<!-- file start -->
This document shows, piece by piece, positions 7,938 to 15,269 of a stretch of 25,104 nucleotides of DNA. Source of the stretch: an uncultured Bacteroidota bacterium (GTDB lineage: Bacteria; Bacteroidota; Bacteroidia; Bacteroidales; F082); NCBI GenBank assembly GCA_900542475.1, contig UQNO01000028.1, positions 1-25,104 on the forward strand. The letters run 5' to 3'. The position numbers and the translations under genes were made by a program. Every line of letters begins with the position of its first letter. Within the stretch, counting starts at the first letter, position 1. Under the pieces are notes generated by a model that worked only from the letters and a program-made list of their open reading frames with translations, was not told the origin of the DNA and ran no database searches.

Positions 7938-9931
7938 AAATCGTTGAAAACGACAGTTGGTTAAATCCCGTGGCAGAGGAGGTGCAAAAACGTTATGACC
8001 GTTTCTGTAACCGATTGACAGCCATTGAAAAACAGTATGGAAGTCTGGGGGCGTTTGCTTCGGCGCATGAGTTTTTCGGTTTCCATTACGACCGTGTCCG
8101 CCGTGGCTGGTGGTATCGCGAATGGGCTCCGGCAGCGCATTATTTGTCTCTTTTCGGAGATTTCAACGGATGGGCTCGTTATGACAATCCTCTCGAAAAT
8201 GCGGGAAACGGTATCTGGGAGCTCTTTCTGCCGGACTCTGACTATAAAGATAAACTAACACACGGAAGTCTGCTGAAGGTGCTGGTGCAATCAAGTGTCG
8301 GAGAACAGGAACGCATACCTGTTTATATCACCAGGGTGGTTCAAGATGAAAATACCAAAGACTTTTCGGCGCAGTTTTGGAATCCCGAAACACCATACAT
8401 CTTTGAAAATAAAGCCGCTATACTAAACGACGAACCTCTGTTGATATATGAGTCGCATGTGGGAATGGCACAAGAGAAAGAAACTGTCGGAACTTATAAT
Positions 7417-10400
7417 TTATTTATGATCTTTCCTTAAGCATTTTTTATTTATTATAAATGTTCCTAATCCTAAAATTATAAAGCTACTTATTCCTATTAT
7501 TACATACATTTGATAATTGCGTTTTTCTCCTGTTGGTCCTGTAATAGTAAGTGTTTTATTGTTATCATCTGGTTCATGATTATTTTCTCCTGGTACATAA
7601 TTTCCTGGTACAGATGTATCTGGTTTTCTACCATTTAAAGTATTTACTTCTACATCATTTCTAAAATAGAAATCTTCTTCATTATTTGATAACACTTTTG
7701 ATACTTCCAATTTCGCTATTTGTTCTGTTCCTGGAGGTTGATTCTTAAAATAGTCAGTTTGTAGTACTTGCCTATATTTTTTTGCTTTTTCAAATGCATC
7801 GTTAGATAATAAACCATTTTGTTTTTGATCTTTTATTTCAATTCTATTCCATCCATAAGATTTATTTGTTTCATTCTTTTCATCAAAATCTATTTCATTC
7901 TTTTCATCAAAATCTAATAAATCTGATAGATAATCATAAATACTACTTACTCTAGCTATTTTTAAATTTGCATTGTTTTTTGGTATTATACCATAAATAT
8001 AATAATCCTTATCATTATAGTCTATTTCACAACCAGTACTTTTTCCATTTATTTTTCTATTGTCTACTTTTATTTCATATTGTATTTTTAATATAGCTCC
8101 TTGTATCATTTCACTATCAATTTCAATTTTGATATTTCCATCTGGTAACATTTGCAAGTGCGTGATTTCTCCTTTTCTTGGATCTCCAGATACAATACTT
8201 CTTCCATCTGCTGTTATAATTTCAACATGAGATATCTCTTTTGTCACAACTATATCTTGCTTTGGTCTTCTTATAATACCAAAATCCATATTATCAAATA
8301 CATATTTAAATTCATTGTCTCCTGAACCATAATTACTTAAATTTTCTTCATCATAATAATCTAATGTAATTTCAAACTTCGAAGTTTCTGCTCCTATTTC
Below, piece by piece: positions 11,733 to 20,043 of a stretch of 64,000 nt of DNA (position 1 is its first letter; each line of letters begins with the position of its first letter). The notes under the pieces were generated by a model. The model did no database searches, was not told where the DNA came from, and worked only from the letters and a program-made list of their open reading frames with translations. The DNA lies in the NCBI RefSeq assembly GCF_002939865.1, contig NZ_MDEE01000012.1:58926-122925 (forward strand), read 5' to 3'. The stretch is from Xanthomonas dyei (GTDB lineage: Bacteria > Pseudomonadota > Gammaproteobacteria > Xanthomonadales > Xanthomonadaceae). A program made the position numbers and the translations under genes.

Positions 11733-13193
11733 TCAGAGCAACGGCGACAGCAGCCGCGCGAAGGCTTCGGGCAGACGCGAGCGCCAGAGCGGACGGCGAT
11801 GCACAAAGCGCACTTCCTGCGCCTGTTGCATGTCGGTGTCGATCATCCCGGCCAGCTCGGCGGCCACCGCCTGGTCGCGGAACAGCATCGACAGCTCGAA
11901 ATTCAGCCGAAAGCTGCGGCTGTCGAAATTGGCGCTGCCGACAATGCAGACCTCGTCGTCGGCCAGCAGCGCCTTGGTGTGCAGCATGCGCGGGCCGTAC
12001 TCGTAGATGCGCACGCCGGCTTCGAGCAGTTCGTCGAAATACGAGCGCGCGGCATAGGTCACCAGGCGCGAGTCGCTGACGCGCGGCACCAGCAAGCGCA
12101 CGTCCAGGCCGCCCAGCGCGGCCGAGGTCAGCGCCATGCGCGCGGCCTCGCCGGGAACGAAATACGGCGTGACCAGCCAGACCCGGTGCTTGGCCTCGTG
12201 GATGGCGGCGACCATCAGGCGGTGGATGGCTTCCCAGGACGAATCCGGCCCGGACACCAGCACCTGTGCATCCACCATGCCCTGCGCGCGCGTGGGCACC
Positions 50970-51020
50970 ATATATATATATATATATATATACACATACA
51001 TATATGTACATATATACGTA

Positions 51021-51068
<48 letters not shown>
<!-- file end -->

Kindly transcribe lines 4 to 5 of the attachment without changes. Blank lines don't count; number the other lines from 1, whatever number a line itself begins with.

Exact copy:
8001 GTTTCTGTAACCGATTGACAGCCATTGAAAAACAGTATGGAAGTCTGGGGGCGTTTGCTTCGGCGCATGAGTTTTTCGGTTTCCATTACGACCGTGTCCG
8101 CCGTGGCTGGTGGTATCGCGAATGGGCTCCGGCAGCGCATTATTTGTCTCTTTTCGGAGATTTCAACGGATGGGCTCGTTATGACAATCCTCTCGAAAAT